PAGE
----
Tuesday, November 10, 2009

Brewday: Chanterelle Belgian Golden Ale

Last week I finally got around to brewing my Chanterelle mushroom beer. Wine and Cider occupied most of my time and carboys for October, so it took a while to free one up. The recipe is from Randy Mosher's excellent Radical Brewing. I decided to follow it more or less to the letter, because Chanterelle beer sounds weird and if he says it's good the way he makes it, well then I'll follow his lead. Small changes, for example, include using a bit of Magnum hops to make up for the fact that I use whole hops, not pellets. Fairly uneventful brewday. Gravity suffered a bit again, efficiency maybe 70%. Grrr.

Chanterelle Beer

5.25 gallon, all grain
Est. OG: 1.074, Actual OG: 1.070
Est. FG: 1.019, Actual probably lower
ABV: 7% - 7.5%
90 minute boil

Grain bill:
  • 9 1/2 lbs US 2-Row
  • 2 lbs Maris Otter
  • 1 1/2 lbs Munich
  • 1 1/2 lbs Wheat Malt
  • 1/2 lb Melanoidin malt
The Mash: Originally I had a triple decoction mash scheduled, (113, 144, 156) but on the day of the brew I was feeling a bit tired and lazy, so I dropped it down to a single decoction. Mashed in at 122 for a protein rest of about 35 minutes. Pulled a decoction of 2 1/4 gallons and raised it (stirring always!) to 154 for a rest of about 10 minutes. Then heated it (really stirring now!) to boiling for about 5 minutes. Back into the mash for a hopefull rest at 154 for a half hour, adjusting with boiling/cold water to reach it. Iodine test showed full conversion at 30 minutes, so a final infusion of about 2 gallons of boiling water brought the whole mash to 168 for knockout.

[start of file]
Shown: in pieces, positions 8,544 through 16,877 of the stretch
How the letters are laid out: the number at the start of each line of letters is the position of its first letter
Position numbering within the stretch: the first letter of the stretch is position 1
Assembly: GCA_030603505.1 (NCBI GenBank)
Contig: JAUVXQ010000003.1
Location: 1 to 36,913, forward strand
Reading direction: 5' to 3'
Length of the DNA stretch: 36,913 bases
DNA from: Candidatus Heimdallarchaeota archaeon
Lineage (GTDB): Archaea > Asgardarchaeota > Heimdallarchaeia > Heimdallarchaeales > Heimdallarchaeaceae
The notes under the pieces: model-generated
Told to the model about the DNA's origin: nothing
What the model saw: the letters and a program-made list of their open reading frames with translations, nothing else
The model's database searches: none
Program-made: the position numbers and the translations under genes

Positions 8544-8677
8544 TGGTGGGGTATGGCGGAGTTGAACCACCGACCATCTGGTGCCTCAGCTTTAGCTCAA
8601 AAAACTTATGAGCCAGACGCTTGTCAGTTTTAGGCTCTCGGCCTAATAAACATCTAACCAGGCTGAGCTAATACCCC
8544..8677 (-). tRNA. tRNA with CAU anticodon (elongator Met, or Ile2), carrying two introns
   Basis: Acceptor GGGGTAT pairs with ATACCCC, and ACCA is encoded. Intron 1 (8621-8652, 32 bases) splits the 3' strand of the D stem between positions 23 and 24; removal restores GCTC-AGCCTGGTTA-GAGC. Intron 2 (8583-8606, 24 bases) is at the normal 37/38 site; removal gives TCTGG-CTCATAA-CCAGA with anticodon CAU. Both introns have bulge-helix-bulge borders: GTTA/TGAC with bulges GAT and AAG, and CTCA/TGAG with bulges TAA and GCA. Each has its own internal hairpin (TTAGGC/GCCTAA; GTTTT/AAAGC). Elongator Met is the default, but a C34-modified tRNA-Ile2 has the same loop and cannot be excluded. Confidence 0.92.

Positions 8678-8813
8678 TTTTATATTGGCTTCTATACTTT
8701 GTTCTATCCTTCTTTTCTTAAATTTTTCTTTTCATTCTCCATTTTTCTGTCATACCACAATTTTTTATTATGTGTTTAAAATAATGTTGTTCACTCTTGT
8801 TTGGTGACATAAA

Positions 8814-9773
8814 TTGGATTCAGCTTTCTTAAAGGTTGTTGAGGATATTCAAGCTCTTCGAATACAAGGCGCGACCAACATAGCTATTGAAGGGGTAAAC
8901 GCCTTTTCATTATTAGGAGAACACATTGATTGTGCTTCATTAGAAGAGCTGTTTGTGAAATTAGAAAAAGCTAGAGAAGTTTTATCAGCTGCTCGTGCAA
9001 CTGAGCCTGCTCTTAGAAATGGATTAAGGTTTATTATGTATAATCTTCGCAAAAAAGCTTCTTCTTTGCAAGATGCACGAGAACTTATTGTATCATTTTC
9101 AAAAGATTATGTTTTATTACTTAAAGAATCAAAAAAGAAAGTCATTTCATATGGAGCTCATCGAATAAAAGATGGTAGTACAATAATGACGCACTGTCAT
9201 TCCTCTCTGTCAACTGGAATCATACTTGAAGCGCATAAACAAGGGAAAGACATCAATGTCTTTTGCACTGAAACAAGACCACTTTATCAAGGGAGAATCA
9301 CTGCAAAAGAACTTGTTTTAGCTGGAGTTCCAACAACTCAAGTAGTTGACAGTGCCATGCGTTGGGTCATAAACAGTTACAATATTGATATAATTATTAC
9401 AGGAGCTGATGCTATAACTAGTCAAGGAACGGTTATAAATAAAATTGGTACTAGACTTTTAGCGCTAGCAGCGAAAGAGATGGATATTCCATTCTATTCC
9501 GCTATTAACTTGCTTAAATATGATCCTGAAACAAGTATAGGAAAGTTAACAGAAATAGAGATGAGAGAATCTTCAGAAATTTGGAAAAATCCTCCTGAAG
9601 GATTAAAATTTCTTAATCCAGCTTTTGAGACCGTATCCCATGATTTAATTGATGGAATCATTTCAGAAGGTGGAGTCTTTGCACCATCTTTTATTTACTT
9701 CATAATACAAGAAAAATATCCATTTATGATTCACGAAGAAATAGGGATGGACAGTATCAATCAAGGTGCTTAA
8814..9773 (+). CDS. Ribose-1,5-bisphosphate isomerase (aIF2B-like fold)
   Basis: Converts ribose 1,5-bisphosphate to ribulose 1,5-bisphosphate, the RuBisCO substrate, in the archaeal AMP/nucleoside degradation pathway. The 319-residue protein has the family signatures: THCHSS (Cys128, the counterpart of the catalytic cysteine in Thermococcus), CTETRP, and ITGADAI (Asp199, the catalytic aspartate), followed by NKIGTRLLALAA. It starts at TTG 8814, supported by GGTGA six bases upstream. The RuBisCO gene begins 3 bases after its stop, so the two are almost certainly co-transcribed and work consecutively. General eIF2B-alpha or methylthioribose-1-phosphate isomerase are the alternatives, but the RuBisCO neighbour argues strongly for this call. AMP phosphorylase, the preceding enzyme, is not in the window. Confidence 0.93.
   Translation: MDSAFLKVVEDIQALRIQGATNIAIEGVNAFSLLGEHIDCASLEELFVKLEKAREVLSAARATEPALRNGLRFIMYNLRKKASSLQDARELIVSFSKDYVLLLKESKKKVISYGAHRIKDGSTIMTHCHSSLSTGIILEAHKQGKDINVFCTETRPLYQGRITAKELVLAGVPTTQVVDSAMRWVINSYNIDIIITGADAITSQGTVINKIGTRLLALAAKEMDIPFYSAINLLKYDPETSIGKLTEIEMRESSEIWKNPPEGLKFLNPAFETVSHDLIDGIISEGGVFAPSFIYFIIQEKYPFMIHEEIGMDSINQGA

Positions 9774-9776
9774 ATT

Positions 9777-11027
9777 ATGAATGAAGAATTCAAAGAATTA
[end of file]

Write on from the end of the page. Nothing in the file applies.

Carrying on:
The Boil:
  • 1/2 oz Czech Saaz (3% AA) at 90 minutes
  • 1/4 oz Magnum (14% AA) at 90 minutes
  • 1 1/2 oz Saaz at 30
  • 1 1/2 oz Saaz at 10
  • 1/2 oz Cascade at flame out for aroma
No finings, it'll be cloudy.

Yeast was two packets of dry Safbrew T-58, their Strong Belgian strain. Rehydrated with a bit of GoFerm in some warm water. Took off like a rocket, blowoff tube came in very handy. It's fermenting upstairs, covered with a blanket. The house is 65 during the day, so it should stay in a nice range. The basement is hanging around 62 and Belgian yeasts sometimes get sluggish that low. Some people ferment their Belgians at crazy high temps, but I have always had better luck in the high 60's. I'll rack it in a day or two, then bottle with the chanterelle extract in another week or so.

The Chanterelle Extract:

Chanterelles have a lovely mushroomy apricoty smell when fresh. To capture the essence of Chanterelle mushrooms you use vodka and make a sort of Schnapps. I used a half pound of chanterelles from the load that we foraged in the Olympics, chopped fine, and covered in Tito's vodka in a mason jar for two weeks. Then I strained it through a couple layers of cheesecloth. It smells and tastes like mushroomy vodka. It's weird. But it's going in at bottling and we'll see how it all turns out.

UPDATE 12/01/09

Popped a 12oz bottle. Nice yeast cake at the bottom. Fairly well carbonated for only a week. It will no doubt pick up a bit more in the weeks to come. As for the Chanterelles. Well. It tastes like a Belgian. A good Belgian. But nothing spectacular. Which is a bit weird, the vodka was certainly mushroomy. Oh well. Tastes good. Problem will be entering it in competitions. It's not noticeably mushroomy but is noticeably delicious. But a judge might have a mushroom allergy so I can't enter it as just "Belgian Golden". Also the color is a bit muddy, I'd drop the melanoidin by half next time and make it a bit lighter.

UPDATE: Gold and BEST IN SHOW at 2010 Cascade Brewers Cup!


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